adays was the old whipping post an
the public stocks. With the avanc
in prison reforms and sociologica
theories as to the effect of vario
forms of penalty, both of these prac
tices were abandoned as useless bru
tality many years ago in -practicall
all of the states.
The passing of the Wood whippin
post bill, providing for the whippin
of male criminals convicted of robber
armed or of murder while attemptin
robbery armed with a maximum o
50 lashes, by the Michigan Senat
Tuesday afternoon may bring about
return to the long discredited prac
tice. In the words of one of its op
ponents, the bill would take Michiga
back to the dark ages.
Supporters of the measure argu
that it has become almost impossibl
to get anyone to take charge of
branch bank in any of the cities of th
state and Detroit in particular on ac
count of the great number of rob
beries. Senator Wood states: "All o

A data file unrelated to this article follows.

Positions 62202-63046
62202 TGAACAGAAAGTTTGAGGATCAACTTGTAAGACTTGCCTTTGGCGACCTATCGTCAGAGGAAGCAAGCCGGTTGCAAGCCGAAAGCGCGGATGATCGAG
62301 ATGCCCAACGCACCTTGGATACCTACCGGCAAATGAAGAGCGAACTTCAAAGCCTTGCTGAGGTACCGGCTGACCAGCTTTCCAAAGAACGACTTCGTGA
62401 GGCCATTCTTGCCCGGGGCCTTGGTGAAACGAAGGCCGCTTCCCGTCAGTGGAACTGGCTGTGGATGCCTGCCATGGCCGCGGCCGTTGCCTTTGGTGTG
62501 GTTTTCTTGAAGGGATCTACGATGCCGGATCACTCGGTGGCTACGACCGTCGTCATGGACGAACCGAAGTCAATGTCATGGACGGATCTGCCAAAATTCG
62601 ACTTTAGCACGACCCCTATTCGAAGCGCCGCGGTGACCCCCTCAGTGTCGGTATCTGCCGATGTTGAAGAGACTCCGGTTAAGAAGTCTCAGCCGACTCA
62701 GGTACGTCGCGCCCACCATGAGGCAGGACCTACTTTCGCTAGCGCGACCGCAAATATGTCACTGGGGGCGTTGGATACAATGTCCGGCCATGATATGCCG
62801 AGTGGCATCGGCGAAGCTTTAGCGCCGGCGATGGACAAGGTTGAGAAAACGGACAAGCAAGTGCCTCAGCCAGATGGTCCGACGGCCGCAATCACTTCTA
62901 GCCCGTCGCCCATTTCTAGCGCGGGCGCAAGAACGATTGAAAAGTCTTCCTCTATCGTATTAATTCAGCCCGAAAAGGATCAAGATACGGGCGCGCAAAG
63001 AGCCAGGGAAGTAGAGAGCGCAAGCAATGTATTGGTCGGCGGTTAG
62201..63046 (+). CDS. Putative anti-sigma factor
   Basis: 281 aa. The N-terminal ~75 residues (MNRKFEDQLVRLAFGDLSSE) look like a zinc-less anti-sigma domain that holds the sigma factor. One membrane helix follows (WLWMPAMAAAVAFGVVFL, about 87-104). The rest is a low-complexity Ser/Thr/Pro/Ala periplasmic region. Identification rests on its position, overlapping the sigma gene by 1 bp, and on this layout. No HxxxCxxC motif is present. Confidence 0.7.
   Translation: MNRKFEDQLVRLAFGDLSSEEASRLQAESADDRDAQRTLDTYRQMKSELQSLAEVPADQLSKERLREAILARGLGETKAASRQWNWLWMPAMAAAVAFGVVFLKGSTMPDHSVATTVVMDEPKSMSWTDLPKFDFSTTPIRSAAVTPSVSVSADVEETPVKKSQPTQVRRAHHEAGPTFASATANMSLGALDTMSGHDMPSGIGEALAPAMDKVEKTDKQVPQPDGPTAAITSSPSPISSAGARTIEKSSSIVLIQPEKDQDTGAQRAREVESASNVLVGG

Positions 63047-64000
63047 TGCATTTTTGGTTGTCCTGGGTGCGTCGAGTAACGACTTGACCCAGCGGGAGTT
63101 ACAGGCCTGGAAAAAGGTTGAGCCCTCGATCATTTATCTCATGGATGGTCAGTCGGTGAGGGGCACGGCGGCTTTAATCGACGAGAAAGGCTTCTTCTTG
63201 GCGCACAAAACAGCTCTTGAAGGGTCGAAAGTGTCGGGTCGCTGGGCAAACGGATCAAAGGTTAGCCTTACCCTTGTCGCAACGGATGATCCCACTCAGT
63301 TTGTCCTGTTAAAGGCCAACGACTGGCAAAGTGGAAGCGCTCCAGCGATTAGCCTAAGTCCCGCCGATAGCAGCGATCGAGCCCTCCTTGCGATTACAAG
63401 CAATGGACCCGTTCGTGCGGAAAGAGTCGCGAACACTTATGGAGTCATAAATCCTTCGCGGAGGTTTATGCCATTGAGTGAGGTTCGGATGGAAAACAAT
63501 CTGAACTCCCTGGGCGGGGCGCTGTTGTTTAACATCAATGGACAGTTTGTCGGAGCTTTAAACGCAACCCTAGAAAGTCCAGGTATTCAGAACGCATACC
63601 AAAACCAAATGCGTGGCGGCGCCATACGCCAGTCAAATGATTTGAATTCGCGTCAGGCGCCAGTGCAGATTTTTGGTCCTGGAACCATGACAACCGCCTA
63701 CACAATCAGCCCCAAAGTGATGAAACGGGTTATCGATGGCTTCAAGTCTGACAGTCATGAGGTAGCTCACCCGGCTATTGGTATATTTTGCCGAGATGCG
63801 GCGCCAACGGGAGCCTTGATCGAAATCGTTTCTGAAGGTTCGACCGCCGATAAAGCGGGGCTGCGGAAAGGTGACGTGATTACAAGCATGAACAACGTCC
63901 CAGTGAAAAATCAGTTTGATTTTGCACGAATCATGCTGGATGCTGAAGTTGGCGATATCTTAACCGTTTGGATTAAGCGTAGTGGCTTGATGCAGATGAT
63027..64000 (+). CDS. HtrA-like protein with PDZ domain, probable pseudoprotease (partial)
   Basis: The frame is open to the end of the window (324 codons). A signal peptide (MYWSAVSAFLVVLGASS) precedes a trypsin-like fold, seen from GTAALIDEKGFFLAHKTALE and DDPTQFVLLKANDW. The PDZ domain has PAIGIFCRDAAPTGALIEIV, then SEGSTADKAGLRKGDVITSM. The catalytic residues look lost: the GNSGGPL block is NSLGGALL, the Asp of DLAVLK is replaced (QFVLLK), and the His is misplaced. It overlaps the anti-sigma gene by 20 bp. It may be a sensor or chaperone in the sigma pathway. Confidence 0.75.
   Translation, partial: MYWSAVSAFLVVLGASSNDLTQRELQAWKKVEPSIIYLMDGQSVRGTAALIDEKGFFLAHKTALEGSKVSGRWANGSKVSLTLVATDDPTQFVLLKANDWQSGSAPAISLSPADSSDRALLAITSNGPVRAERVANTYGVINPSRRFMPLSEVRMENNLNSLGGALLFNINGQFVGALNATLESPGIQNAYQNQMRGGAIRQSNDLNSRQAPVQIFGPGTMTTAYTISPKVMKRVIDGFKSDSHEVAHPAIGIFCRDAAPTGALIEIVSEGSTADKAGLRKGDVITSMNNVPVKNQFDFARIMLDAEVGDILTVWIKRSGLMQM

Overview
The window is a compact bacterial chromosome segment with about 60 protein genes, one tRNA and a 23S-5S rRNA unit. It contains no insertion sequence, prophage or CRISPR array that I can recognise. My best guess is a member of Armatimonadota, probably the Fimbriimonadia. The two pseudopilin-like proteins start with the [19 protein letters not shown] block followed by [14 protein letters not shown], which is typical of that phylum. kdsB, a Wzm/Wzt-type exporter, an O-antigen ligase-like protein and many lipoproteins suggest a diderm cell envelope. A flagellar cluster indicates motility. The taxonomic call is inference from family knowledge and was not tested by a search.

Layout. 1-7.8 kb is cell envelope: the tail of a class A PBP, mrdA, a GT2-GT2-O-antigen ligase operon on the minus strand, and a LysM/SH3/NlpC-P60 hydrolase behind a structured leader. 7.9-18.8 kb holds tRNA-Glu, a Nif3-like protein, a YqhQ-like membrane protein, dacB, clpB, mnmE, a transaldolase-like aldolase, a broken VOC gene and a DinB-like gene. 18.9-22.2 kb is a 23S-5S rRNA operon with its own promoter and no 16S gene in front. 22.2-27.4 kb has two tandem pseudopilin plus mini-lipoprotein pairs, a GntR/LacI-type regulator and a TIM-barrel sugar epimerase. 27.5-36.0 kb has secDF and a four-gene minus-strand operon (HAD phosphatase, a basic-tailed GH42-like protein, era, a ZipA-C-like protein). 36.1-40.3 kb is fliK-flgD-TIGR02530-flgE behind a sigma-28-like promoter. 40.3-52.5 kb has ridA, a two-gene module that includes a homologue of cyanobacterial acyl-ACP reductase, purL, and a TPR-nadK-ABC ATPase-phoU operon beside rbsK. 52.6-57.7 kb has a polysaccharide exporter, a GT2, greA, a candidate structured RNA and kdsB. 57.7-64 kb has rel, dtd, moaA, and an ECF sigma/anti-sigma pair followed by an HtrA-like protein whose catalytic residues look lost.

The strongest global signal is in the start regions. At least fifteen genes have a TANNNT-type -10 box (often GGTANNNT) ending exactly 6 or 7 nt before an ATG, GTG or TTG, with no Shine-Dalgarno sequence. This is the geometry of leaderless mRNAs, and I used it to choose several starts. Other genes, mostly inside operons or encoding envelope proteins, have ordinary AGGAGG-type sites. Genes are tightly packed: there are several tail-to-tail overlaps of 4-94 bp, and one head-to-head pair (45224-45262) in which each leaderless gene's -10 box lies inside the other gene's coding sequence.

us have been young and we know tha
nothing subdues like a whipping. Th
thugs would rather have five years i
jdil than, one flogging."
The idea might be a good one fo
punishment in juvenile cases but it i
more or less absurd to believe tha
flogging will cause any great humilia
tion of hardened adult criminals. Th
experience of college fraternities i
the application of the traditiona
"paddle" has indicated that grow
men are but little affected by this soi
of thing. Largely because of this
rough initiations are being frowne
upon by fraternal leaders throughou
the country as undignified and useles
for disciplinary purposes.
A similar reaction will result if th
whipping post is reinstated as a form
of punishment. A few of those wh
would be subjugated to this penalt
might be humbled into obedience bu
it is more probable that the majorit
would be all the more obstinate an
Fortunately, the bill cannot be pass
ed during the present session of th
legislature unless the House rules ar
waived and it is brought to a vot
without the regular five-day period in
committee. If this does not kill th
measure, the representatives ought t
vote it down as unworthy of seriou
Anonvmous communications will be
disregarded. The names of communi-
Iants will, however, be regarded as
confidential uoon request.
To the Editor:
I wish to take exception to your
editorial of April 28th, entitled "Paul
in Power."